(CNSNews.com) – Secretary of State Mike Pompeo is visiting India Wednesday, just days after his department, in a major annual report, highlighted serious incidents of religious persecution there, including “an increase in attacks against religious minorities and the perceived diminishing space for religious freedom.”
In an assessment that raised the ire of the Hindu nationalist Bharatiya Janata Party (BJP) government, the State Department report released by Pompeo on Friday pointed to instances of Hindu mob violence against religious minorities, especially Muslims and Christians, in 2018.
It cited non-governmental organization (NGO) reports charging that “the government sometimes failed to act on mob attacks on religious minorities, marginalized communities, and critics of the government.”
Moreover, “some senior officials” in the BJP “made inflammatory speeches against minority communities,” it said.
The report identified as major triggers for mob violence accusations that non-Hindus are killing cows, which Hindus consider sacred, and accusations that Christians and others are converting Hindus, using inducements or coercion to do so.
“Mob attacks by violent extremist Hindu groups against minority communities, especially Muslims, continued throughout the year amid rumors that victims had traded or killed cows for beef,” it said. “According to some NGOs, authorities often protected perpetrators from prosecution.”
Nine of India’s 29 states have laws that restrict or criminalize religious conversion, and Christians accused of “forced conversions” faced criminal charges in several states.
Religious freedom is not the only potential irritant in the relationship between the world’s two biggest democracies, but it is a particularly sensitive issue.
“We see no locus standi [legal standing] for a foreign entity/government to pronounce on the state of our citizens’ constitutionally protected rights,” foreign minister spokesman Raveesh Kumar said in response to the report.
“India is proud of its secular credentials, its status as the largest democracy and a pluralistic society with a longstanding commitment to tolerance and inclusion,” Kumar said.
“The Indian constitution guarantees fundamental rights to all its citizens, including its minority communities. It is widely acknowledged that India is a vibrant democracy where the constitution provides protection of religious freedom, and where democratic governance and rule of law further promote and protect the fundamental rights.”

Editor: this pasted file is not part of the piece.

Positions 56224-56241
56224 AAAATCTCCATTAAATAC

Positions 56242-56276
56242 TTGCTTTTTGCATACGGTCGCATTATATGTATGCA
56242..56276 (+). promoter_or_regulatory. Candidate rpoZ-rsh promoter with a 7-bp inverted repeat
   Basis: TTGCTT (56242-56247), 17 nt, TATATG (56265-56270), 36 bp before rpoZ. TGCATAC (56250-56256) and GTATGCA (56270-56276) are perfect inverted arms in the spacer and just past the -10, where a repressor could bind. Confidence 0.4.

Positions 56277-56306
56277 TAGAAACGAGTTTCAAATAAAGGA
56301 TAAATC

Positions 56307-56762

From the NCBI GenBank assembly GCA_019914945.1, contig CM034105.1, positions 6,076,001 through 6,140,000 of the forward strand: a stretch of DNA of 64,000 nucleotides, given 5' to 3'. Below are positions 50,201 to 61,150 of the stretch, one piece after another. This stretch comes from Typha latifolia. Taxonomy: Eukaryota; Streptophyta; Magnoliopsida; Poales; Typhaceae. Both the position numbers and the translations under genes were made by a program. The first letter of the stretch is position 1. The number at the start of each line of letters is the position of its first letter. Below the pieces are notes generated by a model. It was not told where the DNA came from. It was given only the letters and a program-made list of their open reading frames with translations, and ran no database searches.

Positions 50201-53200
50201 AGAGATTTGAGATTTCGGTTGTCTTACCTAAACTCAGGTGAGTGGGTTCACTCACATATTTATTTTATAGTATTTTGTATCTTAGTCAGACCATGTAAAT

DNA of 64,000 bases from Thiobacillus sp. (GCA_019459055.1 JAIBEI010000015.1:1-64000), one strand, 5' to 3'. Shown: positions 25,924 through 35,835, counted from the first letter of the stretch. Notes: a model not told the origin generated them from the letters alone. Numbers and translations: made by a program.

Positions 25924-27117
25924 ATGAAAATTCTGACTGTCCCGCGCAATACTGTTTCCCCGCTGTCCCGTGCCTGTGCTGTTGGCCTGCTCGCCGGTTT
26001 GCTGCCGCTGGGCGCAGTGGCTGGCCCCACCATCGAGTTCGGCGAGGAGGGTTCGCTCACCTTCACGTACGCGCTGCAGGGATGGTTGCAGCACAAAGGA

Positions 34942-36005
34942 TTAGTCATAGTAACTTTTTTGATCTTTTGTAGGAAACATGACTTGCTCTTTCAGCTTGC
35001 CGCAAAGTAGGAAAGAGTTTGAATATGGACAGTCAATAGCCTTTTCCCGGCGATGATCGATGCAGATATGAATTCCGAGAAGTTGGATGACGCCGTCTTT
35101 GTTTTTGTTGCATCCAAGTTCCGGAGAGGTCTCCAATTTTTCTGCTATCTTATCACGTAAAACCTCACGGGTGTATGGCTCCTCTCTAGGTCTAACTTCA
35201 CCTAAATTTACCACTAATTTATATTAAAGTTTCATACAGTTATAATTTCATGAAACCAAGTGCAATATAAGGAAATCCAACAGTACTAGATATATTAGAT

The national spokesperson of Prime Minister Narendra Modi’s ruling BJP, Anil Baluni, said the U.S. report “shows clear bias against the Modi government and the BJP.”
“The basic presumption in this report that there is some grand design behind anti-minority violence is simply false,” he said. “On the contrary, in most of such cases, these instances are carried out as a result of local disputes and by criminal mindsets.”
India has slowly been edging up the Open Doors USA annual watch list of “countries where it is most dangerous to follow Jesus.” In 2012, it was in 32nd place, but by 2016 – two years after Modi’s BJP came to power – it had climbed to number 17. Last year it was in 11th place, and this year India is at number ten.
The BJP is closely affiliated to radical Hindu nationalist groups accused of violence against converts from Hinduism to other faiths.
Modi’s own record is controversial too. He was chief minister of Gujarat state during the worst episode of interreligious violence in modern Indian history, when more than 1,000 people, mostly Muslims, were killed in 2002.
After Muslims attacked a train carrying Hindu pilgrims, Hindus carried out retaliatory attacks against Muslims across the state. Modi was accused of doing nothing to stop the carnage.
The State Department subsequently charged that there was “a comprehensive failure on the part of the state government to control the persistent violation of rights of life, liberty, equality, and dignity of the people of the state.” Modi was consequently denied a visa to enter the U.S., a restriction only lifted when he became prime minister in 2014.
Pompeo met with Modi on Wednesday.
Other difficult issues in the bilateral relationship include trade tariffs, U.S. visas for Indian nationals, and Indian arms sales from Russia, a longstanding ally.
Still, the partnership is an important one, the State Department stressed in a statement on Tuesday.
“As vibrant democracies rooted in shared values, with fast-growing economies, cultures of entrepreneurship, and leadership positions on the global stage, the United States and India are natural strategic partners,” it said.
“President Trump and Prime Minister Modi are firmly committed to accelerating the upward trajectory of this partnership.”
The statement also focused on economic ties, noting that the U.S. is India’s most important trading partner and number one overseas market, while India is the fastest growing major market for U.S. goods.
“Two-way bilateral goods and services trade with India totaled $142 billion in 2018, up 12.6 percent, or almost $16 billion, over the prior year,” it said. “The United States exported nearly 50 million barrels of crude to India in 2018, compared to less than 10 million barrels in 2017, and is on pace to export even greater volumes in 2019.”